Primarily for general aviation discussion, but other aviation topics are also welcome.
Does anyone know if there's a way to establish whether EU VAT has been paid on an aircraft?

I'm currently looking at an aircraft in the USA and I know that it has spent time in Europe, seemingly on both the Danish (OY) and Luxembourg (LX) registers.

The current owners in the USA can't seem to find relevant records and, absent tracking down the prior owner(s) (somehow), I'm not sure where to turn.
By air52
Plenty of N reg aeroplanes have ‘spent time’ over the years in Europe without ever becoming ‘vat paid’
The safe and sensible assumption to make is that if the vat receipt is not to hand, the vat was never paid. Even if the vat was paid, the chances of getting dupplicate paperwork are miniscule.
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By Flyingfemme
Even if VAT was paid you will probably not be able to claim it as paid. The rules are mostly applied against boats but the same principal applies..........
If a VAT paid item leaves the EU for any significant amount of time it requires VAT paying again on re-entry. If the item has been sold meanwhile, regardless of time, it requires VAT paying again.
So, if it were VAT paid on exit from the EU, only the owner that took it out can claim VAT paid on bringing it back and ther time limit is usually (AIUI) three years.
It is a problem often faced by earthrounders in yachts..
By Mick Elborn
The rules regarding VAT on returned goods are in Notice 236.

As Flyingfemme said, there is (normally) a time limit of 3 years. From Notice 236:

To be eligible for VAT RGR you must:

Be shown on the original export declaration as exporter and the re-import declarations as the importer.

The goods must be re-imported in an unaltered state, apart from any work that may have been required to maintain the goods in working order.

Any work done must not have upgraded the goods to a higher specification or increased their value.

To remain eligible for RGR the goods must not have been exported for the purpose of repair or process. However, if they are being returned unaltered, relief may be available.

The goods must be re-imported within 3 years of the original export

Longer periods will be considered by us on application to NIRU on the full eligibility requirements for waiver of the 3 year time limit.
That's all pretty clear, thanks.

There has also been mention of import duties in addition to VAT. Does anyone have any insights into that aspect?

This aircraft was manufactured in 1995 (US made) and seems to have been originally registered in the EU before starting its current life back in the US around the turn of the century.
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By PaulB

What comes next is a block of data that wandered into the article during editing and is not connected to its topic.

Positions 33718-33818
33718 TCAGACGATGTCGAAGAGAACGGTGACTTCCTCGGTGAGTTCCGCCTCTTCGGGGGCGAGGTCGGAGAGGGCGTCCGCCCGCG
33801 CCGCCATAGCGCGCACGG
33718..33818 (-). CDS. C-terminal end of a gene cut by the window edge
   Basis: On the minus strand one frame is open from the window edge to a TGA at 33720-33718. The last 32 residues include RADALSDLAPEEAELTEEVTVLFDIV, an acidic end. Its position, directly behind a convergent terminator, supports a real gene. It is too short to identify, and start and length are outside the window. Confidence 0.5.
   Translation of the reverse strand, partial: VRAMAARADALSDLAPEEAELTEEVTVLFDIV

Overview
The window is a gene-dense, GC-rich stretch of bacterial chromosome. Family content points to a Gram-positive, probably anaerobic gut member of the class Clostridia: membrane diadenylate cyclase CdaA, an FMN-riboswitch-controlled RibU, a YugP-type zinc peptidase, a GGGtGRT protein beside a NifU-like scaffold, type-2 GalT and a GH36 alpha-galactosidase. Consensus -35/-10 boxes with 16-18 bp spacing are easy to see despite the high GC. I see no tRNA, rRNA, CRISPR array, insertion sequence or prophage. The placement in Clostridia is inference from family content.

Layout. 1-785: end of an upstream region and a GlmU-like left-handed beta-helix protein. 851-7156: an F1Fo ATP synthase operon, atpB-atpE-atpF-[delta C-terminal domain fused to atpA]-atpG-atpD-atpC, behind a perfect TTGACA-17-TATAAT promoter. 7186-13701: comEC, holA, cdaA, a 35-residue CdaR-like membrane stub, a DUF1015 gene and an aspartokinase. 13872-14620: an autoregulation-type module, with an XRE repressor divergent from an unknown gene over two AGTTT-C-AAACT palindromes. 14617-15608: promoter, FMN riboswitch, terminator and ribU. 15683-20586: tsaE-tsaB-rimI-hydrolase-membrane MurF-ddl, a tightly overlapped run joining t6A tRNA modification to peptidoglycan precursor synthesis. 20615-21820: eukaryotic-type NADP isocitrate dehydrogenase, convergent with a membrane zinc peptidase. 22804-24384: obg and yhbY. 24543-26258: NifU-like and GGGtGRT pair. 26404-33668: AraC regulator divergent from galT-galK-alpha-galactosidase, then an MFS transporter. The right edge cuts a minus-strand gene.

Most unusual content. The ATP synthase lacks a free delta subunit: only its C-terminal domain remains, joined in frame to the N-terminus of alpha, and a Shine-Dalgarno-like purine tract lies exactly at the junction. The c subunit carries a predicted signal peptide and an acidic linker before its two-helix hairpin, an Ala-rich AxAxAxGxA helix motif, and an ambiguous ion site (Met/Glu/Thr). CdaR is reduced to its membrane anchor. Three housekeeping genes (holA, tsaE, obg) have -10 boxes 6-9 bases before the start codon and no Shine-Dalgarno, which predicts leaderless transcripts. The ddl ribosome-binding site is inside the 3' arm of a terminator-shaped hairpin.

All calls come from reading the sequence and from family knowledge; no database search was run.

Without getting into a big debate about the B word, will VAT status of aeroplanes change when moving between EU countries and the UK?
By riverrock
Would presumably depend on any future agreement, or lack there off. Many options have been muted.
VAT is essentially an EU tax, administered in each member country (with each country able to vary some parts of it, within limits).
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By Flyingfemme
There should be no duty if the aircraft is flying.......a certificate of airworthiness is the "exemption proof" these days. Parts are more complicated and require authorisations that may be too onerous for a small organisation of individual.
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By PaulB
riverrock wrote:Would presumably depend on any future agreement, or lack there off. Many options have been muted.
VAT is essentially an EU tax, administered in each member country (with each country able to vary some parts of it, within limits).

But loads of countries have VAT or some sort. I accept though that depending on the deal (or not), the situation is fluid.
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By gyrotyro
If the aircraft was built before 1971 then it is exempt from vat.

I know because I once tried to pay vat on a pre 71 aircraft and HMRC refunded my money.
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By Flyingfemme
Where did you get that from? We've paid VAT on plenty of pre-71 aircraft..........If it was (provably) in the EU before 1971 and has stayed ever since, plus is/was privately owned, there is no VAT. But that would not stop any aircraft being subject to VAT within the EU if it had been traded by VAT registered enterprises who claimed back the VAT they paid.
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By Flyingfemme
No. Most of the foreign territories of EU countries don’t fall into the VAT net. The Canaries are Spanish but have their own taxes, much like the Channel Islands and UK. They tend to be Protectorates rather than a little chunk of Mother Country. Same is true of Martinique, Guadeloupe etc.
VAT is a sledgehammer to crack a nut and the burdens (and persecution) fall mainly on the small man who is an easy target. The implementation causes cash flow problems for business and offers huge opportunities for fraud and theft - missing trader and carousel frauds.